New York City FY12 Budget Update
Wednesday, June 08, 2011 04:46 PM

New York City Department of Cultural Affairs


Dear Members,

Please read the budget update below from our government relations consultants Claudia Wagner and Adam Rich.

While the message below gives "hope" that the City Council will endeavor to restore funding to the New York City Department of Cultural Affairs (DCLA), we should not take this for granted. Since the Council is trying to sign a deal with the Mayor by 6/14 (which could change) we need your help ASAP.


  1. If you have a show running please download this letter and insert it in your programs tonight and/or tomorrow night. Pre-show curtain speeches urging audience members to participate, and/or assigning a staff member or volunteer to stand in the lobby to collect and distribute letters will increase your response rate.

  2. If you do not have a show running, please get your staff, and anyone else you can to sign the letter TODAY. Please note, only NYC Residents should sign the letter.



Honorable Christine Quinn, Speaker
New York City Council
250 Broadway, Suite 1856
New York, NY 10007

These letters will make a powerful impact and our voices will be heard!



Thank you!

Ginny Louloudes
Executive Director, A.R.T./New York


From government relations consultants Claudia Wagner & Adam Rich

After more than three weeks of testimony from agencies and the public, the New York City Council concluded its hearings on the CFY12 Executive Budget last night (June 6, 2011). Final details will now be hammered out in negotiations between the Administration and the Council, and the Council has until June 30 to vote on a final CFY12 Budget (July 1, 2011-June 30, 2012).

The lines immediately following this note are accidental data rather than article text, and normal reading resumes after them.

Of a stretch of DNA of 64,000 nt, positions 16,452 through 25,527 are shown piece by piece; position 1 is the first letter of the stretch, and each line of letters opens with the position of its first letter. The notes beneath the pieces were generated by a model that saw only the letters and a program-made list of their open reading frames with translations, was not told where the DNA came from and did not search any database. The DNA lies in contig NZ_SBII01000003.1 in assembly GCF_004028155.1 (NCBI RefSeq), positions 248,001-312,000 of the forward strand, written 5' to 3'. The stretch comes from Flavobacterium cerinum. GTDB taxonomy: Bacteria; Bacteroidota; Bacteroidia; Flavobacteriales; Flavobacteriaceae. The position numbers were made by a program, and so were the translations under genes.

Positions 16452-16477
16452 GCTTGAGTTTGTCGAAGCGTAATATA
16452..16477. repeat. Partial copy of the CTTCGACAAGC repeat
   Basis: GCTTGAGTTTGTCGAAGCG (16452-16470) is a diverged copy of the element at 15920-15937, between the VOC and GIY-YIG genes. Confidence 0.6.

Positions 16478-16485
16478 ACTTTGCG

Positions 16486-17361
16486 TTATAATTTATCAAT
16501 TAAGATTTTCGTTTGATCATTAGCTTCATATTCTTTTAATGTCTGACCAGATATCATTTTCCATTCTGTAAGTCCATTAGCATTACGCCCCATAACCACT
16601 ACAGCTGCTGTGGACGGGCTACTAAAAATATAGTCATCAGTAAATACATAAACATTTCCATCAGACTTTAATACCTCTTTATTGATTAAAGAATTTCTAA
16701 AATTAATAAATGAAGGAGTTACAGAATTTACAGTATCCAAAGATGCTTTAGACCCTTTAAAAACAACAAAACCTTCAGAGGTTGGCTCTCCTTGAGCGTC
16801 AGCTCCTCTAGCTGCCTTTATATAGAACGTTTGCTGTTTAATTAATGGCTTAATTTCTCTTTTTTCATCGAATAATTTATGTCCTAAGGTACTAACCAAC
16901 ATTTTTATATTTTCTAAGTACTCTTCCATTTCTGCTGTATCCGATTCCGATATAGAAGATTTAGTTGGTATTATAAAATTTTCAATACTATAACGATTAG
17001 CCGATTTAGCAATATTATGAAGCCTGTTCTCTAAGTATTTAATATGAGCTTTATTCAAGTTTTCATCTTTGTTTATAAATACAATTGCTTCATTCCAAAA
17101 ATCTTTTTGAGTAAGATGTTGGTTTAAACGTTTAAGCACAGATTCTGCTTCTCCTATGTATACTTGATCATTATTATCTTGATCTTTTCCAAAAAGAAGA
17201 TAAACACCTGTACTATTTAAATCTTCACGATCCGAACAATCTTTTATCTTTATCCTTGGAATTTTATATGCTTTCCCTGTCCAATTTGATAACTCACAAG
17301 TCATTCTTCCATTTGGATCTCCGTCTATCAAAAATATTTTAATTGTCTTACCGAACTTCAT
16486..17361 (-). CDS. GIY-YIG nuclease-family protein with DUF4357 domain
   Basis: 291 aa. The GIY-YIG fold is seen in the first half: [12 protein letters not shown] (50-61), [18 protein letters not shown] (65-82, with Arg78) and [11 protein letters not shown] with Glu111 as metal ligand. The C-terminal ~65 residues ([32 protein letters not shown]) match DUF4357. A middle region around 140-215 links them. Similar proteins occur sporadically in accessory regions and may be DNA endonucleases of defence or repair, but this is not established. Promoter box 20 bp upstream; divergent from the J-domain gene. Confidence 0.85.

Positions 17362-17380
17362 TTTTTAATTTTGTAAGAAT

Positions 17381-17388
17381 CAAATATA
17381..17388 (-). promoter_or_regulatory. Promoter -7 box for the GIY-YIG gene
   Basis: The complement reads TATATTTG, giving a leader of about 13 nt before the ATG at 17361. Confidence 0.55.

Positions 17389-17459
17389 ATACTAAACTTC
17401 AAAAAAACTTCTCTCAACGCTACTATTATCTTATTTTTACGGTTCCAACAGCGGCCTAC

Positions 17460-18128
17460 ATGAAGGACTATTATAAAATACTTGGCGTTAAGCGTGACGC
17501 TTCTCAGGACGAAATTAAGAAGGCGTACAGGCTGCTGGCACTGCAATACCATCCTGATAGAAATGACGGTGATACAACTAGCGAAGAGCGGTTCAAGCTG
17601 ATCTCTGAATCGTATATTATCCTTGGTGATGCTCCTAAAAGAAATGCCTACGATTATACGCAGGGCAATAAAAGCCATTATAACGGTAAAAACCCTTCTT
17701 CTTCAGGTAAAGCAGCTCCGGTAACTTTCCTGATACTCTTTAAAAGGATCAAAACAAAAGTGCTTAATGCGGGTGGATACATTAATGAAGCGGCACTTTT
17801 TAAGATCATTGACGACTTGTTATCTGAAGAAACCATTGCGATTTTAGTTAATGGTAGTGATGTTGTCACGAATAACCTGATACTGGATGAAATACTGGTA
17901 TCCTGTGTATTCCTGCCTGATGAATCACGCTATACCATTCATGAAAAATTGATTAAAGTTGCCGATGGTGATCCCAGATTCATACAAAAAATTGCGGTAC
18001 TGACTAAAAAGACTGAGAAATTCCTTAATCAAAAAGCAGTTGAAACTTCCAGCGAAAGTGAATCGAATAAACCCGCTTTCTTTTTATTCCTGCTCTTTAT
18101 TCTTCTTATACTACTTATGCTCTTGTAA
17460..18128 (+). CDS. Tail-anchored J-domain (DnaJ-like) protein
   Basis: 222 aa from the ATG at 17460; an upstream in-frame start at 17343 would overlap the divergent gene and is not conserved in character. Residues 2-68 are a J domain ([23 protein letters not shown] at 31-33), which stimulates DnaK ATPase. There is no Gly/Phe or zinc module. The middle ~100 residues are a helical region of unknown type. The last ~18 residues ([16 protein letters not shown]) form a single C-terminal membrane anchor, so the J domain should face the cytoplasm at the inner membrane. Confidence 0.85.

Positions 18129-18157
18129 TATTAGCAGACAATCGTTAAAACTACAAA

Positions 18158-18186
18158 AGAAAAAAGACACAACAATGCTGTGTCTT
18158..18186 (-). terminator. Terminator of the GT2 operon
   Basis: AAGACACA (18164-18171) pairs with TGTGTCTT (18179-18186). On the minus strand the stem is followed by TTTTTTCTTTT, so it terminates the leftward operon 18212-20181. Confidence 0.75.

Though the Administration, the Council, and the Independent Budget office have slightly varying assessments of the City's fiscal condition, there is general agreement that revenues are starting to recover. However, the City will struggle this year to replace sharp losses of federal and state funds to key programs. Another perennial concern are "uncontrollable" costs: For example, in CFY12, employer contributions to the City pension system will increase by 20 percent (about $1.4 billion) over last year's level. Additionally, while the Mayor has presented a budget that is in balance for CFY12, the City is projecting a CFY13 budget gap of more than $3 billion.

In the last few months, the Council has identified several of the Mayor's proposed cuts it would like to restore, including proposed teacher layoffs, elimination of day care slots, firehouse closures, and cuts to the libraries and cultural organizations. The key questions in the coming days will be: how much money the City Council will have to distribute, how much it will dedicate to these priorities, and how much will be left over for other restorations and spending. The general consensus among the Council Members is that there will less "discretionary" funds for CFY12 than was available for CFY11.

The Capital budget received less focus during the Council hearings, and it is unclear how much new Capital funding, if any, will be available.

The City Council's Budget Negotiating Team (BNT) and the various borough delegations will start meeting regularly now to finalize Council spending priorities.

We will keep you apprised of developments.